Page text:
Dental Hard Tissue Lab
Histological Preparation and Analysis Facilities
I manage laboratory facilities for the generation of high resolution molds and casts, histological thin sectioning of hard tissues, and high resolution imaging using stereo microscopy and polarized light microscopy. Fluorescent light microscopy is available through the Griffith Institute for Drug Discovery. Trace element analysis is performed at the Icahn School of Medicine at Mount Sinai through a collaboration with Professor Manish Arora. High resolution tomographic imaging (microCT) is performed at the Translational Research Institute Australia. Synchrotron imaging is performed at the European Synchrotron Radiation Facility through a collaboration with Dr. Paul Tafforeau. MicroCT data analysis is performed in the Australian Research Centre for Human Evolution’s Virtual Anthropology Laboratory. More information on histological thin sectioning may be found here.
Dental Microstructure Studies
Dental development in humans and great apes begins prior to birth and continues throughout adolescence. Like many biological systems, hard tissue formation is characterized by a circadian rhythm. Developmental rate and time are permanently recorded by incremental lines in enamel and dentine, which remain unchanged in these tissues for millions of years. Given that dental remains are the most common, well-preserved type of fossil evidence for extinct species of primates, examination of incremental growth processes may shed new light on the evolutionary developmental biology of early humans.
Examination of hard tissue development from a histological perspective is a relatively new field of odontological inquiry. Recently, there has been a dramatic increase in the number of studies on incremental dental development in hominoids. Studies on Plio-Pleistocene hominids and Neanderthals have indicated that the relatively slow developmental rate and prolonged duration of modern human crown formation may be a fairly recent and unique development.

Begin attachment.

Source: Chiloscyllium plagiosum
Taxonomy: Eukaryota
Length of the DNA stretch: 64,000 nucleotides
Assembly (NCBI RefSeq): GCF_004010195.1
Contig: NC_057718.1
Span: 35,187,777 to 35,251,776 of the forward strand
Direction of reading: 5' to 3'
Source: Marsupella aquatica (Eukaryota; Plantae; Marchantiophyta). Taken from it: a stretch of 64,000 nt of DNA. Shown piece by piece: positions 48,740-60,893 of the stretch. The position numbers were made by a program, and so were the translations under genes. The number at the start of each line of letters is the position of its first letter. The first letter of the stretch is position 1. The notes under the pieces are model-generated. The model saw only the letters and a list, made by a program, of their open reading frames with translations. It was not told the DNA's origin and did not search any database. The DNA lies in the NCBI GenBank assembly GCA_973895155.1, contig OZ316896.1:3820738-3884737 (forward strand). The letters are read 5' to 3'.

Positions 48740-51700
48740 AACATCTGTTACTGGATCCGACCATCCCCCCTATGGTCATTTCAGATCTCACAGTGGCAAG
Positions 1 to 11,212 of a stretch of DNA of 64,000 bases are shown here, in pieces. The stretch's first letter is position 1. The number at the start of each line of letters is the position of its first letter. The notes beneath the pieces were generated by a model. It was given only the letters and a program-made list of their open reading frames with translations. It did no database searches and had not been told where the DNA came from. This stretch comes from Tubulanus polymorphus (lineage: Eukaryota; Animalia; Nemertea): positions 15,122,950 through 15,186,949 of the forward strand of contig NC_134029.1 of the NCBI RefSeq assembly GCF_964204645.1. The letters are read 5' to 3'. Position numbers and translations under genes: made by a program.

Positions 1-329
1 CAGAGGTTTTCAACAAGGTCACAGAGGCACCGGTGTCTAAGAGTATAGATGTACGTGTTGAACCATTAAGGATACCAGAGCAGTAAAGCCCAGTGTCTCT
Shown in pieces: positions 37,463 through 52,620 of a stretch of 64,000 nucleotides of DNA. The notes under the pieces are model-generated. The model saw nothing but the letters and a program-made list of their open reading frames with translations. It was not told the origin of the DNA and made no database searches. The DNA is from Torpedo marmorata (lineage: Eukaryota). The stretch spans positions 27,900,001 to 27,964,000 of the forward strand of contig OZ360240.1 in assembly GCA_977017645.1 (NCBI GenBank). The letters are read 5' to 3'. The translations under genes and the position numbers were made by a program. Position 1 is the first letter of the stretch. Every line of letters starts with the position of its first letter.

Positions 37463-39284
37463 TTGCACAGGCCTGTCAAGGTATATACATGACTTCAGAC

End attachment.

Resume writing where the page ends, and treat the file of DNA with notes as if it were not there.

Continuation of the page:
Histological analysis of dental material facilitates understanding of the final functional products of the processes of development and growth, which may be understood in terms of enamel thickness (macrostructure) and enamel microstructure. Recent studies have provided information on age at death in hominins with developing dentitions, absolute and relative timing of dental development, age at first emergence, and differences in the developmental pathways of enamel formation. These studies have important implications for our understanding of hominin evolution and the origin of developmentally modern humans.
FORMER LAB MEMBERS
Doctoral Student (Harvard PhD 2017)
Research interests: Dental microstructure, isotopic chemistry, reconstruction of tooth growth and life history, human evolution in the Plio-Pleistocene.
Honors Student & Research Associate (Wellesley College BS 2014)
Research interests: Dental and skeletal development, life history reconstruction, and dental microstructure.
Research interests: Dental development and structure, three-dimensional tooth structures in early human development.
Postdoctoral Research Associate
Research interests: Tooth virtual histology (for life history reconstruction), bone microanatomy and histology (for paleoecological studies), squamate evolution.
Dr. Nancy Tang
Postdoctoral Research Associate, Lab Manager
Research Interests: Discovering what teeth can tell us about development, life history, and death using virtual histology and conventional laboratory techniques.
Honors Student & Research Associate (Harvard AB 2009)
Research Interests: Enamel macro- and microstructure, dental development.